Interactions between soil organic matter and aluminium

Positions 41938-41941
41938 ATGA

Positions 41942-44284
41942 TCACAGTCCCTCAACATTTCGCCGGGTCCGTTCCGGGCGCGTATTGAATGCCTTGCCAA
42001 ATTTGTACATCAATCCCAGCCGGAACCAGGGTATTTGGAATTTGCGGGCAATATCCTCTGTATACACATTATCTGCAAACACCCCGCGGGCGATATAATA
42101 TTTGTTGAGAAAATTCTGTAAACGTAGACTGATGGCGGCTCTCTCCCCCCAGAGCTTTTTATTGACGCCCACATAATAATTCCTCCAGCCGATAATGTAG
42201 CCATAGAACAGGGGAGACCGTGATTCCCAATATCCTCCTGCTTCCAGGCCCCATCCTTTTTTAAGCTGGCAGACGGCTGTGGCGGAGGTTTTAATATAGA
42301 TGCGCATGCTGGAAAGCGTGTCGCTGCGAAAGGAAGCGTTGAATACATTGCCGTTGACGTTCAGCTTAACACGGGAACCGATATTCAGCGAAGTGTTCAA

Al equilibria with soil organic matter (SOM) was studied in terms of two basic reactions involving exchangeable Al and chemically bound (complexed) Al. Ca ↔ Al exchange on eight soils of variable SOM content resulted in cation exchange capacities (CEC) which varied with the degree of Al saturation. This effect was attributed to the release of organically bound Ca by 1M KC1 as shown by the relative homogeneity of Al adsorption strength and heterogeneity of Ca adsorption revealed by Langmuir analysis. Acetylacetone extraction gave virtually no 'non-exchangeable' Ca but the exchangeable Ca following Ca saturation, was invariably greater than the corresponding Al fraction even on a wholly organic soil. A persistant pH drop, despite repeated equilibration was definitely attributed to continuing Al adsorption. The weak acid nature of the SOM polycarboxylates was analysed by slow auto-titration. Analysis of the apparent acidity constant variation with polymeric charge showed trends consistent with 'electrostatic principles' where weakening of carboxyl-acid strength, occurs as a result of polymeric charge build-up. The extent of this depended on the COOH content/density. A high COOH content also resulted in a low 'intrinsic' pKa (at zero charge) and this was assumed to be a product of chemical dipole effects. However, when the SOM fractions were compared with poly-maleic acid fractions of various molecular weights, low m.w. pure polycarboxylates and pure dicarboxylic acids some other influence on pKa values was in evidence. The exceptionally low intrinsic pKa values for fulvic acids and low m.w. water soluble soil acids were considered to be due not only to COOH clustering but also to carbonyl or hydroxyl substitution around COOH groups. A semi-empirical study of pH buffer capacity and coagulation of soluble SOM by Al was conducted on peat, and the relative complexing and coagulating powers of six metals were assessed. Complexing power depended on the individual metal, whereas coagulation was largely a function of the metal ion valence. This meant that for any degree of complex formation, the solubility of different metal complexes was variable. Transition metals apparently produced the most soluble complex species. An attempt was made to assess 'differential scanning calorimetry' as an analytical tool with respect to metal-SOM complexes. The degree of metal saturation of a SOM fraction gave regular changes in the main DeltaT peaks and different metals produced different patterns. However, it was clear from the study that the major influence on the temperatures of thermal decomposition was of a physical rather than a chemical nature. Accordingly, it is possible that the micro-configuration of coagulated SOM-metal species dictate the DSC pattern rather than the strength of metal-SOM bond as suggested by other workers. The reproducibility of the technique as well as its qualitative interpretation limit its use. In order to test the electrostatic treatment of SOM with respect to Al bonding, Cu chelation was studied so that free ionic Cu could be determined by the use of an ion selective electrode (I.S.E.) and so provide a check on the more theoretical 'pH method' with respect to species prediction. The method used required computer analysis using successive approximations to resolve a 'proton competition' constant which proved to be approximately constant over a wide range of metal:SOM ratios. Furthermore, the true co-ordination number was virtually invarient at ≈2, indicating only a single bidentate chelate with respect to Cu bonding. The pH and ISE derived stability constants showed good agreement. From the stability constants for Cu-SOM chelation, a model of the soil solution was constructed where the proportion of Cu present as organically complexed metal was expressed exactly as a function of mg SOM l-1 and p(L-) and approximately as a function of mg SOM l-1 and pH. The techniques used to study Cu-polycarboxylate equilibria were applied to Al-SOM and complex formation with low m.w. aromatic and aliphatic carboxylic acids was studied also. The bidentate chelation constant of Al-SOM at a polymer charge of zero closely resembled Al-succinic/glutaric/adipic acid equilibria and a 1:2 Al-acetate complex. As the polycarboxylate charge increased, the Al bond strength increased. The lower m.w. soil acids bonded with Al more weakly because of the same inductive effects controlling proton association. A model of the soil solution with respect of Al chelation was constructed including allowance for hydrolysis species. The relevance of the model with respect to solubility of Al-SOM and soluble SOM in soil solution was confirmed by a coagulation study and by measuring soluble SOM concentration in agricultural topsoil solutions covering a pH range of 4.5--7.5.